Barbara Waszczak


Parkinson’s disease (PD) is a debilitating neurodegenerative disorder that results in the progressive loss of dopaminergic (DA) neurons from a midbrain nucleus known as the substantia nigra. Loss of these neurons, which project to the dorsal striatum, an area involved in initiation of voluntary movement, causes motor deficits that include resting tremor, bradykinesia, and rigidity. Available treatment options seek to replace dopamine, directly stimulate striatal neurons, or extend the lifetime of remaining dopamine but such treatments do not prevent disease progression and all are subject to decreasing efficacy over the course of long-term use. Glial cell-line derived neurotrophic factor (GDNF) is a neuroprotective protein that has emerged as a therapeutic agent with the potential to halt the loss of dopaminergic neurons caused by PD. However, GDNF must reach structures deep within the brain to be effective, a problem that currently necessitates invasive surgery to deliver the protein. Gene therapy is one method for achieving long-term expression of therapeutic proteins, but available methods for delivering genes rely on viral vectors that can be both immuno- and oncogenic. With this study, we sought to assess a non-invasive, non-viral method for delivering therapeutic genes to the rat brain. Lipoplex plasmid DNA vectors encoding EGFP were administered intranasally to bypass the blood brain barrier. Analysis via fluorescence microscopy and sandwich ELISA revealed no significant differences in the level or apparent EGFP between animals that received empty liposomes, naked pEGFP, and pEGFP lipoplexes. However, several confounding variables were encountered and further study is warranted.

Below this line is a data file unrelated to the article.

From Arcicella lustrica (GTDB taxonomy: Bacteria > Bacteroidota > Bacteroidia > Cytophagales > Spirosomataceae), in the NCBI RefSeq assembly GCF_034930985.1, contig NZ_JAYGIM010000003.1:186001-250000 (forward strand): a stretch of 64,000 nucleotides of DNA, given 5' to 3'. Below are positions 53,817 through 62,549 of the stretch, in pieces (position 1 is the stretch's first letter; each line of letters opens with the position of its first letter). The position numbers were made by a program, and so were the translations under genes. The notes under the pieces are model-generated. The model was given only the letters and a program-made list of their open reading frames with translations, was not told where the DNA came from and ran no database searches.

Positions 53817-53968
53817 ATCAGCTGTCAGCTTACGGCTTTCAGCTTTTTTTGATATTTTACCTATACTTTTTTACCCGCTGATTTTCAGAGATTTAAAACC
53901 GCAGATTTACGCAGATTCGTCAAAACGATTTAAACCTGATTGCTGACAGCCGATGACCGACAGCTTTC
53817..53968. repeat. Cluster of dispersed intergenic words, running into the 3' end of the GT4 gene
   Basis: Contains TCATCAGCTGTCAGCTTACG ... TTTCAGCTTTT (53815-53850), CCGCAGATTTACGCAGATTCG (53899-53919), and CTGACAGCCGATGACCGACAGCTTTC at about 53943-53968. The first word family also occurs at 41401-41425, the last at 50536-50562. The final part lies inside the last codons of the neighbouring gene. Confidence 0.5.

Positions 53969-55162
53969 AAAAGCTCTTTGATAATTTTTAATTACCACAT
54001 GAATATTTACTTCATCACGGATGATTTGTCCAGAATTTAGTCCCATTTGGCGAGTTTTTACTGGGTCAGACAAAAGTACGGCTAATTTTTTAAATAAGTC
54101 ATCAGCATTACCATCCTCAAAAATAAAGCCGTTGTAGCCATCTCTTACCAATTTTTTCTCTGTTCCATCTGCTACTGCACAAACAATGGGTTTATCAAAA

Date Accepted


Publication Date


Subject Categories

behavioral neuroscience


intranasal, gene delivery, lipoplex

Degree Grantor

Notheastern University


Medicine and Health Sciences

Rights Holder

Leonard B. Hills

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